The Unfinished Odyssey of Robert Kennedy

by David Halberstam
Random House, 224 pp., $4.95

Robert Kennedy: A Memoir

by Jack Newfield
Dutton, 318 pp., $6.95

85 Days: The Last Campaign of Robert Kennedy

by Jules Witcover
Putnam's, 352 pp., $6,95

Robert Kennedy
Robert Kennedy; drawing by David Levine

Each of these mournful books is written deep in Bobby’s thrall, and that is as it has to be. Two of them present Eugene McCarthy as pretty much the thoroughgoing baddy Bobby thought he was. All three are sentimental memoirs. David Halberstam often appears to be striving for a stiff-upperlip poignancy that has been suggested in a Yeatsian jacket blurb awarded him by Daniel Patrick Moynihan.1 Jack Newfield, writing as a hard guy with a broken heart and some third-hand vogue of Bobby as an “existential” hero, indulges himself in his last chapter to a degree reminiscent of William Manchester and concludes with an expropriation of Albert Camus that curls the toes. 2 Clearly it is too soon to expect an “authoritative” study of this passionately enigmatic career. It is too soon to know what parts conviction and what revenge went into the conversion in 1966—or was it an apostasy?—of an innately conservative, power-ridden young man to the godhead of a coalition which was supported by many of the left-liberal intelligentsia he intuitively detested and which ranged from the Princess Radziwill to Cesar Chavez.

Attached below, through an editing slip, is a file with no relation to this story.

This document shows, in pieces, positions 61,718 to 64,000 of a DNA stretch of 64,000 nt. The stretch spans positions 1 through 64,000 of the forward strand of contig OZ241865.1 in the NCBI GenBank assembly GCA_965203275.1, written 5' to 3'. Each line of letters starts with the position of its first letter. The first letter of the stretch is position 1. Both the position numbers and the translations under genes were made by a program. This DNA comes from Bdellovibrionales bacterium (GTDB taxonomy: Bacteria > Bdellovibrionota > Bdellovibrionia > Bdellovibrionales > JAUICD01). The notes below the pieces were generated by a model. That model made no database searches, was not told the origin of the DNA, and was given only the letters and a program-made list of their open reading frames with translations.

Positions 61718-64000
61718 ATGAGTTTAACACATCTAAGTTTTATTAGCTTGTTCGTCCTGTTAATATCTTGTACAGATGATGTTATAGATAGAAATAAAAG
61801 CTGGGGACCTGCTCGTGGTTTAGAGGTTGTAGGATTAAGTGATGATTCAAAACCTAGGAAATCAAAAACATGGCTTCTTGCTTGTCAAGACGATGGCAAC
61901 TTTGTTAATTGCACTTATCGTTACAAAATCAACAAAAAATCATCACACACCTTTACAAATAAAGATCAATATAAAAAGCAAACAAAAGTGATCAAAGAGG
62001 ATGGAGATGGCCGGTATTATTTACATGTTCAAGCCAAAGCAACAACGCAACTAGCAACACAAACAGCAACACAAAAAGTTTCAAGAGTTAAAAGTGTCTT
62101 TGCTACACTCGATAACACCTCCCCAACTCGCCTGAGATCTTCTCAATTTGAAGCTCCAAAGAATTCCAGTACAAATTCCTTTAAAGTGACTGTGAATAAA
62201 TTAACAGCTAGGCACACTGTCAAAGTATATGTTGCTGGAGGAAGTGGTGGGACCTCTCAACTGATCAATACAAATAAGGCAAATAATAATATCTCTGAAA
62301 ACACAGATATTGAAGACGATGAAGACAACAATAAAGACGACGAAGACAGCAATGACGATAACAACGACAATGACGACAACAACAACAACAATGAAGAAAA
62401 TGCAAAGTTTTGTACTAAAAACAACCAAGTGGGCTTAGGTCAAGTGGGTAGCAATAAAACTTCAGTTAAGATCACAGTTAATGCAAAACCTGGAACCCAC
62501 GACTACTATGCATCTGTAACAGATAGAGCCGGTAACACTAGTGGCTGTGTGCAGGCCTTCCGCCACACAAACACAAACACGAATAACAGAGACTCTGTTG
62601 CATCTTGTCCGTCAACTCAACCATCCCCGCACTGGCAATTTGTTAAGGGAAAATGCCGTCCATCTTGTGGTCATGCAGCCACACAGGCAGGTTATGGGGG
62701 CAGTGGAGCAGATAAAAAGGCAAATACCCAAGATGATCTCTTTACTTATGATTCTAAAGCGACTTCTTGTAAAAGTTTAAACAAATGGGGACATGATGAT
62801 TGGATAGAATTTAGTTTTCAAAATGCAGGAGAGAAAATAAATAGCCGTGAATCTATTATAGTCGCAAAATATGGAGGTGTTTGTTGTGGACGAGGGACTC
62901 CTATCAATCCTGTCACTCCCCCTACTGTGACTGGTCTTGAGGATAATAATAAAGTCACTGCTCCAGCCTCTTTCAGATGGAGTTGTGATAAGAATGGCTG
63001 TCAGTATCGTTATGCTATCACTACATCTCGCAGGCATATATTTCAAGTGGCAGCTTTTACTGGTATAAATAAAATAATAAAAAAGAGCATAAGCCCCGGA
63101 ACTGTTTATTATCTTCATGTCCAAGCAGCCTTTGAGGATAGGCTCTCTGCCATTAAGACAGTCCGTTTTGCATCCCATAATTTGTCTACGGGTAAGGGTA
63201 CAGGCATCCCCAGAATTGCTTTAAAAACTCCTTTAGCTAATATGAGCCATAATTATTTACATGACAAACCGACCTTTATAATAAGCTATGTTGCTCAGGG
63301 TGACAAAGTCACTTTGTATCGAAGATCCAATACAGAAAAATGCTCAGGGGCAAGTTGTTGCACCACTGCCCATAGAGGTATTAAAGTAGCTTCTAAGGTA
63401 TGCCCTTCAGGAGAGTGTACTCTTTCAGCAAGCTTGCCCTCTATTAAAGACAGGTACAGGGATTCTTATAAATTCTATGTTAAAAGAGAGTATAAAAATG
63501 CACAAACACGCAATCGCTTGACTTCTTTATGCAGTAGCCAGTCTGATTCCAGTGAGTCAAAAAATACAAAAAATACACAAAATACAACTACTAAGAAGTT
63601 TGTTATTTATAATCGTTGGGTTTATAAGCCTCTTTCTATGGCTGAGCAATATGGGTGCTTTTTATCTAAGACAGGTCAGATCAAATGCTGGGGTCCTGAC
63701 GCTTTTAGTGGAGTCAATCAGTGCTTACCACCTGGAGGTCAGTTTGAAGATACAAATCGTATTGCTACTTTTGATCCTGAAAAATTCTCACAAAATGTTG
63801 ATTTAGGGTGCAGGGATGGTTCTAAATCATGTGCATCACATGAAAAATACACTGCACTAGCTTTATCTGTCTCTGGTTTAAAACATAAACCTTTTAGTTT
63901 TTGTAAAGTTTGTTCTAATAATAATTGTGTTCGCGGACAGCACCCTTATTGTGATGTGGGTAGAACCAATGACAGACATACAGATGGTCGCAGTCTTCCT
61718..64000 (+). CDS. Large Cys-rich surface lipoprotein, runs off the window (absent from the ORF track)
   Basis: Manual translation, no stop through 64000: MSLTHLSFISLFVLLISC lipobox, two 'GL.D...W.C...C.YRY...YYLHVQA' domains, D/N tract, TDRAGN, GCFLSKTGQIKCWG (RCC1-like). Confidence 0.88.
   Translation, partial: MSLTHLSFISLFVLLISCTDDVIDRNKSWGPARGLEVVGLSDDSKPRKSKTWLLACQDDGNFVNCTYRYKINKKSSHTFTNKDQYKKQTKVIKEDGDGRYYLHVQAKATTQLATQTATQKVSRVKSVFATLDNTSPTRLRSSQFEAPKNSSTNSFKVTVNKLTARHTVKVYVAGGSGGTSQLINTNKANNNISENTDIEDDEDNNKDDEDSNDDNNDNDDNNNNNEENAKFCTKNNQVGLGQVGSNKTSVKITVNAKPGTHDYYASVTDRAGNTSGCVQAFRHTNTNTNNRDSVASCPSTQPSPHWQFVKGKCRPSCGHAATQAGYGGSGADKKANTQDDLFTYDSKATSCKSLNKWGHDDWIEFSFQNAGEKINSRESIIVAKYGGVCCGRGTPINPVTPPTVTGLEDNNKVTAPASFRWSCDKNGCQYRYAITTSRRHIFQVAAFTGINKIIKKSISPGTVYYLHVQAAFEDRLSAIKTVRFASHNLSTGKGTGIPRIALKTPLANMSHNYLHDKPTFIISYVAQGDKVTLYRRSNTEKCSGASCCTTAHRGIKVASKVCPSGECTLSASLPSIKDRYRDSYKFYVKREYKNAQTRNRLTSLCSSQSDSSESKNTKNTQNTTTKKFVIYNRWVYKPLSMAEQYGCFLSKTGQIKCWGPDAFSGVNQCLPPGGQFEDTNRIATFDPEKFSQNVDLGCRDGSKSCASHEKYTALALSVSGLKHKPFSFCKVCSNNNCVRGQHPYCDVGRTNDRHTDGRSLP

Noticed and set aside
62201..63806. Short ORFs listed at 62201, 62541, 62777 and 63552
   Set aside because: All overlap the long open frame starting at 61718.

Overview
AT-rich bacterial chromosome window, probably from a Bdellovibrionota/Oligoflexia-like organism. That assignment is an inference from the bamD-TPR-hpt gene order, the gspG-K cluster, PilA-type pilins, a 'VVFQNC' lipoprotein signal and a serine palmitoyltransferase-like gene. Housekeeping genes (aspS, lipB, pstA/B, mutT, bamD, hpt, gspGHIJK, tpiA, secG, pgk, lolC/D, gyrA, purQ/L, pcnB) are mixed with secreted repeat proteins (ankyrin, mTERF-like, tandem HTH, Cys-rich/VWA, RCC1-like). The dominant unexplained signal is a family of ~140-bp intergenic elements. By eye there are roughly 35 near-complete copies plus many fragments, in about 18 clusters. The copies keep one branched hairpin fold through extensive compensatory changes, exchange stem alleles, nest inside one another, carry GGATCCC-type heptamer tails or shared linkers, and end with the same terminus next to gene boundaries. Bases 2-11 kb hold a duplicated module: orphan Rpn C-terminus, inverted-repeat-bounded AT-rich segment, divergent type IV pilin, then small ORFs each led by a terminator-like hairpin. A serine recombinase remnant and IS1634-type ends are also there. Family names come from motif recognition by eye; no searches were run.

Still it is to Mr. Halberstam’s credit that he addresses himself to this problem; he attempts to explain to us what it was Robert Kennedy “let a nation discover in his death (that) it had never understood or believed about him during his life.” And much the same purpose is pursued methodically by Mr. Witcover and by Mr. Newfield in an intermittent frenzy of self-promotion. That none of them makes real headway is not their fault but that of their undertaking. They are in varying styles accomplished reporters (Halberstam’s coverage of the Vietnam War, which didn’t endear him to the Kennedys while they were proudly endorsing the Green Berets, won him a Pulitzer Prize; and he has, like many other Americans, written two novels), but they are, also variously, “friends of Bobby” as well. A niche in The Kennedy Court, alas, has been a dubious blessing for our most prominent historians and journalists.

Some men on the Kennedy press planes steeled themselves against the formidable family charm and refused to banter with the candidate as though to listen to the pipes of Pan would paralyze them forever. These writers take other strategies against the peril: Witcover by scrupulously suppressing any animus he may have felt against McCarthy and gathering a hoard of facts and narrative minutiae which makes his record of Bobby’s last campaign valuable, despite its workaday, occasionally opaque journalese; Newfield by asserting a roughtough young radicalism (“You helped kill him, you fuck,” thought he on watching Mayor Yorty on television the night of the murder) to show that no whore in Establishment Politics is going to con this Guevara fan; Halberstam by telling himself that the trauma of Jack Kennedy’s death caused his brother to be consumed with “issues and human grievances” and to…

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